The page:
Enjoying the outdoors is fun and exciting, however darkness will bring new challenges that you may not have faced in the day. Fortune favours the prepared! So that the adventure can be enjoyed to the full, take time to read the following and consider what planning needs to be done to ensure that the adventure or activity is as safe as it can be. This safety advice applies to all adventures or activities in the dark where participants will be outdoors and exposed to the elements, but take additional care if on cliffs, coast, mountains or hills.
Note parts of the route that have sudden drops or that are steep or exposed. Choose a route that suits the fitness level of everybody in your group. If on a mountain or hill, reaching the summit is only half the battle so be vigilant as you descend. Tiredness can set in and bring increased risk of slips, trips and falls. If tired take a break, warm up, have something to eat and drink.
If you see others ahead don’t be tempted to follow them as they may be taking a much more challenging and dangerous route than you.
Trainers and sandals are not suitable for mountain walking, or for walking on the more rugged sections of footpaths.
Take a waterproof and windproof jacket and over trousers. In wintry conditions you’ll need to take extra clothing such as a thermal base layer, fleece jacket, gloves and a hat. Even in the summer, take a hat and gloves and clothes that you can put on in layers as it will get cold in the night. Feet can get especially cold so have thick socks. If out on the roads, wear a high visibility jacket. Consider taking a walking pole or two to help you with your balance on uneven or slippery surfaces.
It’s important to maintain your energy levels, as walking can be hard work and tiredness and fatigue in the dark heightens the risks of getting lost, or having an accident.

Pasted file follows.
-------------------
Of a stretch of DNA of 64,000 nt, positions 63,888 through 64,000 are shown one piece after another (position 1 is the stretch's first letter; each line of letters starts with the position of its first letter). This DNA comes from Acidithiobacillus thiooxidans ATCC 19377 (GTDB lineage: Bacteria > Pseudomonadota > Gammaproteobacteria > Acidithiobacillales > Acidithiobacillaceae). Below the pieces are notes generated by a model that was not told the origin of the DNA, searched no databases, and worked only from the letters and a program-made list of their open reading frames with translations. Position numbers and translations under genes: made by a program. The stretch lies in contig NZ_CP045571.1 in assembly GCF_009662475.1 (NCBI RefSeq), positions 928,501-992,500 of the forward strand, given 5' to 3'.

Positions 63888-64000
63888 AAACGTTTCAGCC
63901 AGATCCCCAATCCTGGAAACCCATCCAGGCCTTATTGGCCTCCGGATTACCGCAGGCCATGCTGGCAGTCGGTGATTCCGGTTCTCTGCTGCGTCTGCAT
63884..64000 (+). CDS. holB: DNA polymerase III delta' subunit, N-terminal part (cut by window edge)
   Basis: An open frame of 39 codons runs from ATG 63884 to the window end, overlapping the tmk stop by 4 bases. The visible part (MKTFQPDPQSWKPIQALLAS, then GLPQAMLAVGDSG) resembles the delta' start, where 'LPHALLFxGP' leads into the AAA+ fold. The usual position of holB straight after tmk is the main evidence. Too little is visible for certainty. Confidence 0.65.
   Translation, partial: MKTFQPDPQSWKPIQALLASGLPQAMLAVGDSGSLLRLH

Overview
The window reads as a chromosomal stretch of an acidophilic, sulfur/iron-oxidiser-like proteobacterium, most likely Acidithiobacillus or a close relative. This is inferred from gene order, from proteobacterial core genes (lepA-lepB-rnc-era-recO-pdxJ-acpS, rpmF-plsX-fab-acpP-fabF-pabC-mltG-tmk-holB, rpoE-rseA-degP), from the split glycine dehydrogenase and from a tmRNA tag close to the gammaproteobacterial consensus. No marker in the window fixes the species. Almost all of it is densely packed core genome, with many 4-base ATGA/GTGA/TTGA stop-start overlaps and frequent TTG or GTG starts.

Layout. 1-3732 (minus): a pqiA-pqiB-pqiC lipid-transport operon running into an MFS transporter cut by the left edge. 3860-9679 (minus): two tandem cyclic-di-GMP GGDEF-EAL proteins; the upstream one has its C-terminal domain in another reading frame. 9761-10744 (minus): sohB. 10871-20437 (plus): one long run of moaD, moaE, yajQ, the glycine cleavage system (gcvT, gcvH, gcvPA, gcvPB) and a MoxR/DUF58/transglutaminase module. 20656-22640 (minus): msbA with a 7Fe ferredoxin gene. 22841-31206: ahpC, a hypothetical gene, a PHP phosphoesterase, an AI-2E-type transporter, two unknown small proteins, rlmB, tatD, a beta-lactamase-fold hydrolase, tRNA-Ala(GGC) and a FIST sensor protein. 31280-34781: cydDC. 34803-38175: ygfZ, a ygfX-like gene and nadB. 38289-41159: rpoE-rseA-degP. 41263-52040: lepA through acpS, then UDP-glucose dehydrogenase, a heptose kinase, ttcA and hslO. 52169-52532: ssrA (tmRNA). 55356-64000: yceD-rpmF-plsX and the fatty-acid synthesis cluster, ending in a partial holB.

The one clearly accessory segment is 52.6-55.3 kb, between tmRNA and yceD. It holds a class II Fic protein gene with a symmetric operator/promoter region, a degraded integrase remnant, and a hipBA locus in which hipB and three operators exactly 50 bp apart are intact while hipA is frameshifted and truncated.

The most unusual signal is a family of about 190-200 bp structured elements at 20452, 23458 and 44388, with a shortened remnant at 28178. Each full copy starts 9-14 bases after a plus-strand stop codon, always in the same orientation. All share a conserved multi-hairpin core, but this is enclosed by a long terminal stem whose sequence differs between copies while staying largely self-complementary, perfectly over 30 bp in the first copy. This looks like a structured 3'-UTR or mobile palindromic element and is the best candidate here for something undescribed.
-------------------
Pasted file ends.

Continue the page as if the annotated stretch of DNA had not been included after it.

They are an essential piece of kit. Make sure you pack an extra layer of clothing as temperatures can plummet high up in the peaks and by the coast. It’s vital to carry a torch, whistle, first aid kit and mobile phone, but remember – you’re not guaranteed a signal in remote places so don’t rely on your phone if you get into difficulty.
and if the weather deteriorates, turn back. Conditions at night, especially on mountains can change quickly with fierce winds, low clouds and freezing temperatures making visibility and walking impossible.
Night time weather conditions can change suddenly, and temperatures can plummet especially on those superb star gazing nights when there is little or no cloud cover. Risks caused by cold, wet and slippery surfaces caused by dew, rain or ice will be intensified in the dark, increasing the likelihood of losing your footing , misjudging distances and equipment may be more difficult to operate.
It is in your interest to find out the weather conditions before venturing out. A change in the weather could ruin your plans and could also be very dangerous. The Met Office runs a 24 hour online weather forecast service providing the latest details on ground conditions, visibility, wind speed, wind direction and temperatures throughout the UK.
www.metoffice.gov.uk/public/weather/forecast and you can find a specialist mountain forecast here www.metoffice.gov.uk/public/weather/mountain-forecasts/#?tab=mountainHome
Tell someone reliable about your plans, which route you’re taking and what time you expect to return-so they can raise the alarm if you don’t make it back by your given time. Remember to let them know if your plans change at all.
If you are going to have an adventure by the sea on or a river estuary remember to check the tide times. It can be easy to misjudge distances in the dark and tides can come in quick. Information can be found
Fire, Police, Ambulance, Coastguard, Mountain Rescue: Dial 999 and ask for the appropriate service.